With signs of cracks in the coalition enforcing the no-fly zone over Libya, President Obama phoned two Arab leaders during his travels in South and Central America, to shore up their support. And it may have paid off.

Aides traveling with Mr. Obama on a flight from Santiago, Chile, to San Salvador, said Turkish Prime Minister Recep Erdogan reaffirmed his support for U.N. Security Council resolution 1973, after a call from Mr. Obama.

Over the weekend, Erdogan had seemed surprised at the scale of the attack by the U.S., Britain and France, to knock out Libya's air defenses and push Muammar al-Qaddafi's tanks back from the outskirts of Benghazi. The Turkish leader threatened to withdraw his support for the operation, which would effectively prevent the U.S. from turning over command to NATO. Turkey is a member of the 28 nation alliance and every member's support is required for NATO to act.

Deputy National Security Adviser Ben Rhodes said after Mr. Obama's call to Erdogan, "Turkey, as a member of NATO, is aware of the unique command and control the alliance can provide." Erdogan had been a reluctant, last minute supporter of the mission in Libya. As recently as a week ago, he had opposed NATO's intervention saying it "would be totally counter-productive," and that it "could have dangerous consequences."

Rhodes told reporters aboard Air Force One that President Obama was determined to "leverage NATO's participation." Rhodes said Mr. Obama made the call to Erdogan, to underscore that "Turkey supports the U.N. resolution" with the understanding that "not every NATO member will participate in the no-fly zone."

President Obama also thanked Erdogan for his help in arranging the release of four New York Times reporters who had been detained by Qaddafi's forces. Aides say the call served to reinforce "the unique capabilities and assistance that individual countries can provide."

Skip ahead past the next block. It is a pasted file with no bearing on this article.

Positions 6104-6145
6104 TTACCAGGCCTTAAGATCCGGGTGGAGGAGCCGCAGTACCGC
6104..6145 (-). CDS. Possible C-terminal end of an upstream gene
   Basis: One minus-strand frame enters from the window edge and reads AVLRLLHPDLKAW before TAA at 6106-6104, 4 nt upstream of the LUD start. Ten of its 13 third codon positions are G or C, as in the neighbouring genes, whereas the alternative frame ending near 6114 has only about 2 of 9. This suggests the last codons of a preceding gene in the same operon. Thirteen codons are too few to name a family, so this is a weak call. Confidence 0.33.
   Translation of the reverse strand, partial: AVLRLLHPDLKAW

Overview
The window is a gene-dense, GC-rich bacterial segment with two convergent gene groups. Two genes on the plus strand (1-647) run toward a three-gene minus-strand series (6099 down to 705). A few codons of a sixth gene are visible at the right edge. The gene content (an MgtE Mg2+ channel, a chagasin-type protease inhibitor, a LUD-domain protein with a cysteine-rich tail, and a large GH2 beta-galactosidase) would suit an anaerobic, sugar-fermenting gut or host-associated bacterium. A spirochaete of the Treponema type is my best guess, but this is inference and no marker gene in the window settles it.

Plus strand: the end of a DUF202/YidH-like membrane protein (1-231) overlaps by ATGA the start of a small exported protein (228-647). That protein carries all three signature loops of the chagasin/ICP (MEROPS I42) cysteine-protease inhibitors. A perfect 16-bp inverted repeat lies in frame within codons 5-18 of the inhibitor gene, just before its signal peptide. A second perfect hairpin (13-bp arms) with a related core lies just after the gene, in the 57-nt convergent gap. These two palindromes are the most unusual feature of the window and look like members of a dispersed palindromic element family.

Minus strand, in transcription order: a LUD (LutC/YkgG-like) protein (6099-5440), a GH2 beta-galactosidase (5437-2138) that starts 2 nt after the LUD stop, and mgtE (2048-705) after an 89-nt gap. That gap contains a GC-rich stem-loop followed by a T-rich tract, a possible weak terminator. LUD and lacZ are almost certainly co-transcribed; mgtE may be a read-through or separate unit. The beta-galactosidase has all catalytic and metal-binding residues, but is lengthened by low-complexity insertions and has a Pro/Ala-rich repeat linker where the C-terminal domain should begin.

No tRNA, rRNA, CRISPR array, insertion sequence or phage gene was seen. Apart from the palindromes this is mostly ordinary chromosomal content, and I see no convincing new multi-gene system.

U.S. officials have said they will relinquish command of the Libya operation within "a matter of days," though it's still unclear who will take control. Italy, whose bases are being used by many of the fighters flying missions over Libya, wants NATO to take command. Foreign Minister Franco Frattini said yesterday Italy will "reflect" on the use of its seven bases, if NATO does not assume leadership.

The U.K. supports NATO leadership, but France does not. French Foreign Minister Alain Juppe notes non-NATO countries are also participating in the coalition. Norway says it will keep its fighters grounded until there is clarification.

Some Republicans say the uncertainty makes the coalition risky. Brendan Buck, a spokesman for House Speaker John Boehner asks "what happens if this 'broad coalition' unravels?" Buck suggests the questions should have been answered "before moving forward."

President Obama also phoned the Emir of Qatar, and thanked him for his support. Qatar is the only Arab country offering fighter jets to enforce the no fly zone, though the United Arab Emirates has offered to fly humanitarian missions.